Science & Technology

Technology
10:49 am
Thu February 6, 2014

Hackathon Organizers Ask, Could A Smart Phone App Have Saved Trayvon?

Originally published on Thu February 6, 2014 11:29 am

Transcript

MICHEL MARTIN, HOST:

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All Tech Considered
6:07 am
Thu February 6, 2014

Sensory Fiction: Books That Let You Feel What The Characters Do

Changes in a book protagonist's emotional or physical state trigger discrete feedback in this wearable device.
MIT Media Lab

Originally published on Fri February 7, 2014 11:45 am

In our "Weekly Innovation" blog series, we explore an interesting idea, design or product that you may not have heard of yet. Do you have an innovation to share? Use this quick form.

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The Salt
2:26 am
Thu February 6, 2014

Woolly Mammoths' Taste For Flowers May Have Been Their Undoing

Woolly mammoths depended on tiny flowering plants for protein. Did the decline of the flowers cause their extinction?
Per Möller/Johanna Anjar

Originally published on Thu February 6, 2014 4:01 pm

They were some of the largest, hairiest animals ever to walk the Earth, but new research shows a big part of the woolly mammoth's diet was made up of tiny flowers.

The work is based on DNA analysis of frozen arctic soil and mammoth poop. It suggests that these early vegans depended on the flowers as a vital source of protein. And when the flowers disappeared after the last ice age, so too did the mammoths that ate them.

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Science
4:29 pm
Wed February 5, 2014

Chemical Study Becomes A Tale of Conspiracy And Paranoia

Originally published on Wed February 5, 2014 9:23 pm

Transcript

MELISSA BLOCK, HOST:

This is ALL THINGS CONSIDERED from NPR News. I'm Melissa Block.

AUDIE CORNISH, HOST:

And I'm Audie Cornish. Now, the strange story of Tyrone Hayes. The biologist has devoted much of his career to studying a common herbicide used on corn, called atrazine; specifically, its effects on amphibians. Hayes believes the chemical impedes the sexual development of frogs, and he's publicly argued against the use of atrazine and criticized the corporation that makes it, Syngenta.

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The Two-Way
4:26 pm
Wed February 5, 2014

Antitrust Settlement With EU Calls For Google To Tweak Results

European Commission

Originally published on Wed February 5, 2014 4:34 pm

Part of an antitrust agreement with the European Union regulators, Google has agreed to tweak its search results in Europe.

The search giant has agreed that when a user searches for a product, for example, the search results of its rivals — Amazon, let's say — will be displayed along with those of advertisers paying Google for prominent space.

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Science
4:25 pm
Wed February 5, 2014

Seeing Less Helps The Brain Hear More

iStockphoto

Originally published on Wed February 5, 2014 9:23 pm

A few days in the dark can improve an animal's hearing, scientists report this week in the journal Neuron. This temporary loss of visual input seems to trigger favorable changes in areas of the brain that process auditory information, they say.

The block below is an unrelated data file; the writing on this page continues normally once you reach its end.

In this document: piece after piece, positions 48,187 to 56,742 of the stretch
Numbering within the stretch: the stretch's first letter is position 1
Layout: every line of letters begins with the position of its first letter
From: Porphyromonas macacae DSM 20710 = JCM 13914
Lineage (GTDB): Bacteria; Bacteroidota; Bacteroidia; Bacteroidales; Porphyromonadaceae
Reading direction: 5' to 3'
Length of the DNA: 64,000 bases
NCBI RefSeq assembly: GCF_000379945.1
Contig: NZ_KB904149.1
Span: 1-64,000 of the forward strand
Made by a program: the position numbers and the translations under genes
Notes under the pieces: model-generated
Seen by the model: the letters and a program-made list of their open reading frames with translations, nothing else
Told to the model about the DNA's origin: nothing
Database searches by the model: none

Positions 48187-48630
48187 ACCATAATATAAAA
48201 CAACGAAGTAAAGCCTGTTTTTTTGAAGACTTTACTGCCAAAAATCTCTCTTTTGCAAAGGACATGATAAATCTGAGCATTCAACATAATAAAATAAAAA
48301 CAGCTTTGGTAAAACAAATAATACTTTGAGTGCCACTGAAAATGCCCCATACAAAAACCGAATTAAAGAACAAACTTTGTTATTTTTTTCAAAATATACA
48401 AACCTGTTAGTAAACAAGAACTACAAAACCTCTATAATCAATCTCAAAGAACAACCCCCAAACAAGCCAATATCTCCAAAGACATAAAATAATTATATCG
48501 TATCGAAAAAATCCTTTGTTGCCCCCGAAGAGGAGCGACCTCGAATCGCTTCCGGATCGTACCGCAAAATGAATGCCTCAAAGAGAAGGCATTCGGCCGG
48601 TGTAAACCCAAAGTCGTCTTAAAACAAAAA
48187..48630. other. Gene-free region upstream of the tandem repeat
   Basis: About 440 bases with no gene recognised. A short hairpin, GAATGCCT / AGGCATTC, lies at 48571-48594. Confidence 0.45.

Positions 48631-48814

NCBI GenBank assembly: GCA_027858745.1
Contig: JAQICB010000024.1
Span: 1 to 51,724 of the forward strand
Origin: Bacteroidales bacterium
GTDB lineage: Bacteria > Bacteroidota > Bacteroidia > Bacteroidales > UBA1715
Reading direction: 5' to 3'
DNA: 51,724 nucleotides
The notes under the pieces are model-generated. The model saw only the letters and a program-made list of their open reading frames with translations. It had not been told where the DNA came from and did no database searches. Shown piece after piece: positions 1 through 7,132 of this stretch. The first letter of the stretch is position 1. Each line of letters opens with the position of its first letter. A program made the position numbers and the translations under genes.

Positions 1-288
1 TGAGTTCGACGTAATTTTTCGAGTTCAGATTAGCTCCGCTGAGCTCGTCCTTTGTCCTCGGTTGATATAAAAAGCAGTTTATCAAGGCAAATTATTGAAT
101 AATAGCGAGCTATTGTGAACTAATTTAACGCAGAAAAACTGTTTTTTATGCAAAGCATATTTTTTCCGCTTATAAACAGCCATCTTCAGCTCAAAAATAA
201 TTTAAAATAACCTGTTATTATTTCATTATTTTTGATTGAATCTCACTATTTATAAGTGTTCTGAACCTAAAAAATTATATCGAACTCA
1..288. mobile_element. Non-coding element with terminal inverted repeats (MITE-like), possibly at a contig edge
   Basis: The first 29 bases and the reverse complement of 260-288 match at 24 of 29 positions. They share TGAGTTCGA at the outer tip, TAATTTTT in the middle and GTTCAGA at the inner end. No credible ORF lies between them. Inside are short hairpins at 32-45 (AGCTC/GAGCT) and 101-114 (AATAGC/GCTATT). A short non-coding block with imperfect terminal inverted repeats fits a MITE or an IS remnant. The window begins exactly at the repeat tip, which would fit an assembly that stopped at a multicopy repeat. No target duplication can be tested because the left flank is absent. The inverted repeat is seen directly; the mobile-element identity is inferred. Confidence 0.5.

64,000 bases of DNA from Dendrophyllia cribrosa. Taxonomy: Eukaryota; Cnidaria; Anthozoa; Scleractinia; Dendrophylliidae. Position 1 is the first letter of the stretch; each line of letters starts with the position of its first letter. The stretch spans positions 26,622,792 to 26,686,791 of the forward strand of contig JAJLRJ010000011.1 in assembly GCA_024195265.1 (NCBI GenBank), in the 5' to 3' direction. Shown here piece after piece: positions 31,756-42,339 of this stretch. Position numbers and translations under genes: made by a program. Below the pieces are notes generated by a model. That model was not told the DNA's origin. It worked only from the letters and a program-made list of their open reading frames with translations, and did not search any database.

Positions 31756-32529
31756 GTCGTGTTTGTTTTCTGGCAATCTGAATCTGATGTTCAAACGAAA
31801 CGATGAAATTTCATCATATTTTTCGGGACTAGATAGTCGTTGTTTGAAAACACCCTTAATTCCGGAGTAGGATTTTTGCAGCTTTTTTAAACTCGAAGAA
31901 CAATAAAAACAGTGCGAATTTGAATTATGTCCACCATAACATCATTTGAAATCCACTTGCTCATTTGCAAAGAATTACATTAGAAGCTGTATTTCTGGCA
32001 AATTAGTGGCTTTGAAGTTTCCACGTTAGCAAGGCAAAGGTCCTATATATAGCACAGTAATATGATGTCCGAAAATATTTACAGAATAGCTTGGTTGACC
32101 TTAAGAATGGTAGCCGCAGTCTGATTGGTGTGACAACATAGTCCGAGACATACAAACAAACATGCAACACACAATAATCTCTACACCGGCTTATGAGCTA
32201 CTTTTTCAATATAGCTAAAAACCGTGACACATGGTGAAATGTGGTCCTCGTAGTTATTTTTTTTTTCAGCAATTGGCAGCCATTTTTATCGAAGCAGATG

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The Two-Way
3:28 pm
Wed February 5, 2014

U.S. HVAC Firm Reportedly Linked To Target's Data Security Breach

Hackers who broke into Target's computer network and stole customers' financial and personal data used credentials that were stolen from a heating and air conditioning subcontractor in Pennsylvania, according to digital security journalist Brian Krebs.

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All Tech Considered
3:10 pm
Wed February 5, 2014

What Bill Gates' New Role Could Mean For Microsoft

As Satya Nadella becomes the new CEO of Microsoft, company founder Bill Gates is moving from chairman to "technology adviser."
Bebeto Matthews AP

Originally published on Wed February 5, 2014 9:23 pm

Microsoft co-founder Bill Gates is stepping down as chairman of its board and into a new role, which the company is calling "technology adviser." The change comes as a new CEO — Satya Nadella — takes the helm. Gates says he will actually be spending a little more time at Microsoft. Microsoft watchers say if he manages his new role well, it will be good for the company.

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The Salt
3:09 pm
Wed February 5, 2014

California Is So Dry, Some Diners Won't Get Water Unless They Ask

In California, some restaurants are changing their policy to serve water to patrons only upon request.
iStockphoto

Originally published on Sun February 9, 2014 4:39 pm

California's drought is getting very serious — so serious that even those water refills you didn't ask for at restaurants are now under scrutiny.

"We have not had this dry a time period in all of California's history since we've been keeping records — that's how bad it is," Rep. Jim Costa, D-Calif., who represents a district in the Central Valley, told reporters on Tuesday.

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Krulwich Wonders...
2:01 pm
Wed February 5, 2014

Big Fish Stories Getting Littler

Courtesy of Monroe County Public Library

Originally published on Wed February 5, 2014 2:26 pm

They came, they fished, then snap! They posed. Right in front of their Big Catch — and thereby hangs a tale.

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